Cairo: The whistleblower website, WikiLeaks, has claimed in its latest revelation that Egypt`s new Vice President, Omar Suleiman, had long sought to demonise the opposition Muslim Brotherhood as "the bogeyman" in his contacts with sceptical US officials.
The revelations, as part of hundreds of secret US diplomatic cables, are poised to raise doubts whether Suleiman can act as an honest broker in the country’s political crisis, The Guardian reports.
The leaked cables have claimed that US officials were sceptical of Suleiman’s effort to depict the Brotherhood as "the bogeyman".
In a cable on February 15, 2006, the then-ambassador Francis Ricciardone reported that Suleiman had "asserted that the Muslim Brotherhood had spawned `11 different Islamist extremist organisations`, most notably the Egyptian Islamic Jihad and the Gama`a Islamiya Islamic Group".
During his meeting with the FBI`s director, Robert Mueller, who was visiting Cairo in February 2006, the cable quotes Suleiman as saying that the Brotherhood was "neither a religious organisation, nor a social organisation, nor a political party, but a combination of all three".
"The principal danger, in Suleiman’s view, was the group`s exploitation of religion to influence and mobilise the public. Suleiman termed the MB`s recent success in the parliamentary elections as `unfortunate`, adding his view that although the group was technically illegal, existing Egyptian laws were insufficient to keep the MB in check," it added.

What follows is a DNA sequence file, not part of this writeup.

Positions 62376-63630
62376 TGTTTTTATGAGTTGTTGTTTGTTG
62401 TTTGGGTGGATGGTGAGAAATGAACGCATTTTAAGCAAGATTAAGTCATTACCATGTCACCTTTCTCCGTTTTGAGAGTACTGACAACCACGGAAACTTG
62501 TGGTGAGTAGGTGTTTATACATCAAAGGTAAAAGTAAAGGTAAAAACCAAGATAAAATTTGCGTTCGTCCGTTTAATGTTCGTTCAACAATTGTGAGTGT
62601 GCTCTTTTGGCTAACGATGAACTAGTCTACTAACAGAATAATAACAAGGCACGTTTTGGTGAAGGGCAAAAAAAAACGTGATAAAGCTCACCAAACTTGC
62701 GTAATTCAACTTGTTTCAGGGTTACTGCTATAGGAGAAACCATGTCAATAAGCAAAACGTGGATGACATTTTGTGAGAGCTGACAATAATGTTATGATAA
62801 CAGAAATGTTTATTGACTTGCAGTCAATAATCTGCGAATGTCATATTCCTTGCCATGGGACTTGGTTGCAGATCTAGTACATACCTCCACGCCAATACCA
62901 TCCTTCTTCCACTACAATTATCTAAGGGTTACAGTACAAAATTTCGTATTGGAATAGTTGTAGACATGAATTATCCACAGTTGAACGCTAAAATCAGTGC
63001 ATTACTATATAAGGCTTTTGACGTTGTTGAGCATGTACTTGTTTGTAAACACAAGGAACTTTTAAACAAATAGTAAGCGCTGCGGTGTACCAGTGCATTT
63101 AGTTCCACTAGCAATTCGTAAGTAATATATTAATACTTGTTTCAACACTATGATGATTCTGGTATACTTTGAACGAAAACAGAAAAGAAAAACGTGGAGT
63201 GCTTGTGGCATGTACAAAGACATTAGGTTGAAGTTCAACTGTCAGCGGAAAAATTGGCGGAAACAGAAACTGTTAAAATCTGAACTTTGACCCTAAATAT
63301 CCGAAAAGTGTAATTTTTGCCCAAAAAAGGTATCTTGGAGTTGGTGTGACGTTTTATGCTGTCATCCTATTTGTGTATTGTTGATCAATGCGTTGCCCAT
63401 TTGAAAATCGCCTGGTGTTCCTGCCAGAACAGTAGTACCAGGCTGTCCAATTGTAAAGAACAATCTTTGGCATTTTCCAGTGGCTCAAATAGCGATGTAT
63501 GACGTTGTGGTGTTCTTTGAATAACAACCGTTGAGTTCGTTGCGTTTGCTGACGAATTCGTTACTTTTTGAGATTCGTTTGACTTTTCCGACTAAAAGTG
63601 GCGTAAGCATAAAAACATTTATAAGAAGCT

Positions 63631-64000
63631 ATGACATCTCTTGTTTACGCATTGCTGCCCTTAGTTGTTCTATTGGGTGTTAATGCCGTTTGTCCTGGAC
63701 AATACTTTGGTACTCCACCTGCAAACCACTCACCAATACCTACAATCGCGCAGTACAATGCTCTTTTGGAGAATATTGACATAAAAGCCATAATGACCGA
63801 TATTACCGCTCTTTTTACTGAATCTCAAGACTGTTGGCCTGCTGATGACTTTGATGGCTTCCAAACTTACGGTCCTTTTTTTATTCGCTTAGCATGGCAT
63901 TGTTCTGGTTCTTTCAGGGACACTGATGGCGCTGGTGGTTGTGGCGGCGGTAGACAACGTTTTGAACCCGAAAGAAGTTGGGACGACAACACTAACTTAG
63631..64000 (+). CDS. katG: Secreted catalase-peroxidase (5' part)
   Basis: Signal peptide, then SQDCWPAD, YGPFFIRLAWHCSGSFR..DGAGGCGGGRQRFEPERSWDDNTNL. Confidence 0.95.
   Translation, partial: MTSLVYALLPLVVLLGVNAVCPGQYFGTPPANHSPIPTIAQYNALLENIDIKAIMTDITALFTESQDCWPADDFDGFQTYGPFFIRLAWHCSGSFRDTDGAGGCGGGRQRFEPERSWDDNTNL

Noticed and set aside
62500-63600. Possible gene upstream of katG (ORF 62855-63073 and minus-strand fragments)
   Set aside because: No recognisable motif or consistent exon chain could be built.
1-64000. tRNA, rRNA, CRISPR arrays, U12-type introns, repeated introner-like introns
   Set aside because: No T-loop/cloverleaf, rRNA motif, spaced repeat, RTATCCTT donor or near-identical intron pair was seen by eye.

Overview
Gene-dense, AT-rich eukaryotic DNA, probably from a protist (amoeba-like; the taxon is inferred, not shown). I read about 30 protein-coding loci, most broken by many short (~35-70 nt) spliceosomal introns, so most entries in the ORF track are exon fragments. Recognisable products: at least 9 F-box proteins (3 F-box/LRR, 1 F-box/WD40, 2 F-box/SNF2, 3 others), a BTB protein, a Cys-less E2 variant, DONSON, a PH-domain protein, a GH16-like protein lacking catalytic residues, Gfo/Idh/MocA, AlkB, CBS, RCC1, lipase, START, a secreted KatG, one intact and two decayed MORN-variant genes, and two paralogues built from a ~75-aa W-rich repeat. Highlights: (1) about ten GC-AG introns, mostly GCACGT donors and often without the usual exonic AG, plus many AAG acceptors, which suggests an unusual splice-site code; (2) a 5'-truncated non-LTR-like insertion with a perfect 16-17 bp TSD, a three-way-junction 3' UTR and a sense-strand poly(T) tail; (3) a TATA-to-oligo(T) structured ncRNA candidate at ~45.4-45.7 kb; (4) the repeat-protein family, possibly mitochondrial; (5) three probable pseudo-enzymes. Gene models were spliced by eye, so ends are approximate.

In another cable dated January 02, 2008, Ricciardone reported Suleiman as saying that Iran remained "a significant threat to Egypt", adding: "Iran is supporting Jihad and spoiling peace, and has supported extremists in Egypt previously. If they were to support the Muslim Brotherhood this would make them `our enemy`."
The disclosure came as the vice president met opposition groups, including the officially banned Brotherhood, to figure out ways to end the political crisis in Egypt.
The US has been exploring options not only for speeding up President Hosni Mubarak`s resignation, but also for handing over power to a transition government led by Suleiman and backed by the military, the paper said.
Mubarak had ruled Egypt without a vice president for 30 years, but suddenly appointed 74-year-old Suleiman as his deputy last month amid huge protests demanding the autocratic ruler’s resignation.